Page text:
5000 police trainees have been welcomed into the South African Police Service to train as officers in hopes of increasing the numbers of police officers in the country.
For the first time, the number of recruits has risen above 4000. National Commissioner of the SAPS, General Khehla Sitole, says the addition of more recruits is to respond to the policing demand in communities.
“These new recruits are seen as a force multiplier to ensure that we strengthen frontline policing. Our hope is that these young people will assist us to realise the NDP (2030) vision which envisions that people living in South Africa feel safe at home, at school and at work, and enjoy a community life free of fear. Women should be able to walk freely in the street and children should be able to play safely outside,” said Sitole.
A total of 5000 police trainees were selected from over 517 000 applicants. Of the 5000 trainees, 1580 are female and 3420 are male. The trainees will be undergoing a 21-month Basic Police Development Learning Programme (BPDLP). Training will take place at five SAPS Academy’s nationwide being, SAPS Tshwane Academy in Gauteng, SAPS Bhisho Academy in Eastern Cape, SAPS Oudsthoorn Academy in Western Cape, SAPS Ulundi Academy in Kwa-Zulu Natal and SAPS Hammanskraal Academy in Gauteng.
The new recruits will commence with orientation this week at the various academies where after they will be placed at a designated police station for one month. This serves as an induction phase to acquire practical on-the-job training and experience guided by an assigned mentor before they report at the SAPS Training Academy for the formal training programme. It also aims to bridge the gap between the mind-set of a civilian and police official.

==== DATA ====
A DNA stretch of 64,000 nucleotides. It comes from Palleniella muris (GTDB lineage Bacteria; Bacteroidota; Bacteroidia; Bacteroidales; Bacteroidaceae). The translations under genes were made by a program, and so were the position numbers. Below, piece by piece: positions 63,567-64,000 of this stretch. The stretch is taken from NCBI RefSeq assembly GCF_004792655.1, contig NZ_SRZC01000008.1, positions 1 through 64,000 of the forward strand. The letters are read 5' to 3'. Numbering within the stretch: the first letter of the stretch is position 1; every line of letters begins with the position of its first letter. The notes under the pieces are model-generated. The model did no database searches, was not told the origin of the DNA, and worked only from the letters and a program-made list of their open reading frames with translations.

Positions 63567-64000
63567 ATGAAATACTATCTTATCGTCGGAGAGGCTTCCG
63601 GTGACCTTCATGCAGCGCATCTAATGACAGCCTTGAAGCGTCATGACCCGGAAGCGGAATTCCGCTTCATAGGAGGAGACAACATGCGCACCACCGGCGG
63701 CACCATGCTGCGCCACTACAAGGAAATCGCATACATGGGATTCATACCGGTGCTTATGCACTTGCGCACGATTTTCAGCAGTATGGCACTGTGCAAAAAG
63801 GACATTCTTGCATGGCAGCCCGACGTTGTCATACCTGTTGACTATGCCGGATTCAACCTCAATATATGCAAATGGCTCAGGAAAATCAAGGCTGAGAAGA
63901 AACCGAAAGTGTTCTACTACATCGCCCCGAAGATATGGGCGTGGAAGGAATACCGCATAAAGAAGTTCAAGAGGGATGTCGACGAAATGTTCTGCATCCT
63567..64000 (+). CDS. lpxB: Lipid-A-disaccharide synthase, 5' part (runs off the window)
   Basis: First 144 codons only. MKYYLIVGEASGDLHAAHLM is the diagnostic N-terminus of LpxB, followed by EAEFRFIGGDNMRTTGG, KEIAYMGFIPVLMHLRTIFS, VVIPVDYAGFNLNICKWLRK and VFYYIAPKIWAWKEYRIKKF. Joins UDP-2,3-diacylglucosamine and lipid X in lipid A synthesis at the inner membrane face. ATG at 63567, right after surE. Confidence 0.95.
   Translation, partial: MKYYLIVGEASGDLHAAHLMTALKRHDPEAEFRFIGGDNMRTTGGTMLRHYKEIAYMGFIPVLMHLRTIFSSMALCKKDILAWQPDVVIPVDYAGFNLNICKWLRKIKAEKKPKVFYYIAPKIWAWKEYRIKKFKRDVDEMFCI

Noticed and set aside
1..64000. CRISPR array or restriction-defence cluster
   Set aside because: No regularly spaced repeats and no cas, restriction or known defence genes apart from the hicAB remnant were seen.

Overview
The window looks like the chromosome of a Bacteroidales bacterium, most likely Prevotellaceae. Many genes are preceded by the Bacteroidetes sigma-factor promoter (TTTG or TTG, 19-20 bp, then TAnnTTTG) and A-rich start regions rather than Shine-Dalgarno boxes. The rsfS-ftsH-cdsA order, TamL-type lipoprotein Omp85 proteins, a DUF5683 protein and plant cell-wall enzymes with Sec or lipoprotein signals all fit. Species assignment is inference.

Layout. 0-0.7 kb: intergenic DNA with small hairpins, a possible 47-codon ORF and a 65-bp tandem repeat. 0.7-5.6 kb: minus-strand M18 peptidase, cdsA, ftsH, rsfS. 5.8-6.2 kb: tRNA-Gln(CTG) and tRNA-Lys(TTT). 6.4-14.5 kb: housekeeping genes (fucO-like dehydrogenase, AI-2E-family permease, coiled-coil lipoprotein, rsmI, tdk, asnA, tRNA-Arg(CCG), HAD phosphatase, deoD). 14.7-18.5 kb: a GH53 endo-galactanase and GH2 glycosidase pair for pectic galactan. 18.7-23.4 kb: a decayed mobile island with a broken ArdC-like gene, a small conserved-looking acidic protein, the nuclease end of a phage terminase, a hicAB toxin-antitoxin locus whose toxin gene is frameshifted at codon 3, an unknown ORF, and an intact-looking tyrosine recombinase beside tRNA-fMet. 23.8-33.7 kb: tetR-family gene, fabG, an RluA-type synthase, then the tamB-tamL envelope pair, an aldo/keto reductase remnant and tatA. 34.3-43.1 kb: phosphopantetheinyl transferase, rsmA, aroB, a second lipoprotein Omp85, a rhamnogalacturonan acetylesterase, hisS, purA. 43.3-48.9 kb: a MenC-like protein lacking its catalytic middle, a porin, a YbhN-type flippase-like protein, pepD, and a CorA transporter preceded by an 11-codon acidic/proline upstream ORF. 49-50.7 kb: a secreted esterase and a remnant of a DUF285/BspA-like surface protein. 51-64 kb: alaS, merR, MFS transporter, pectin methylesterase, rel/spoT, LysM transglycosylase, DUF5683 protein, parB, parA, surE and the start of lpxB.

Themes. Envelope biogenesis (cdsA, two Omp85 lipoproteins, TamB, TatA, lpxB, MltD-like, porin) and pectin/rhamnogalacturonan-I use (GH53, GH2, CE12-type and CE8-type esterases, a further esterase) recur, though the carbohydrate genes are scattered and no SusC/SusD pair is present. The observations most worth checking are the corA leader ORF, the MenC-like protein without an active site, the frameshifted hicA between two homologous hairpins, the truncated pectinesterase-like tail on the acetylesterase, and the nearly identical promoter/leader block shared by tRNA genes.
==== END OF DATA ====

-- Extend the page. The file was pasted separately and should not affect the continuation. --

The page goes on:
They will then proceed to a SAPS Academy for eight months where they are trained as police officials. This training is a combination of theory and practice which includes but is not limited to fire-arm training, legal principles and fitness assessments.
On successful completion of their training programme, they will be placed at different business units in the SAPS such as police stations and Public Order Police Units for a 12-month probation period, to gain further practical experience and in-service training.
SAPS concluded that all trainees are expected to pass all modules in the Basic Police Development Learning Programme in order to be declared fit to join the service as a constable.
The trainees are expected to graduate at a passing-out parade that will be held in December 2019 at the various SAPS Academies. – Seithati Semenokane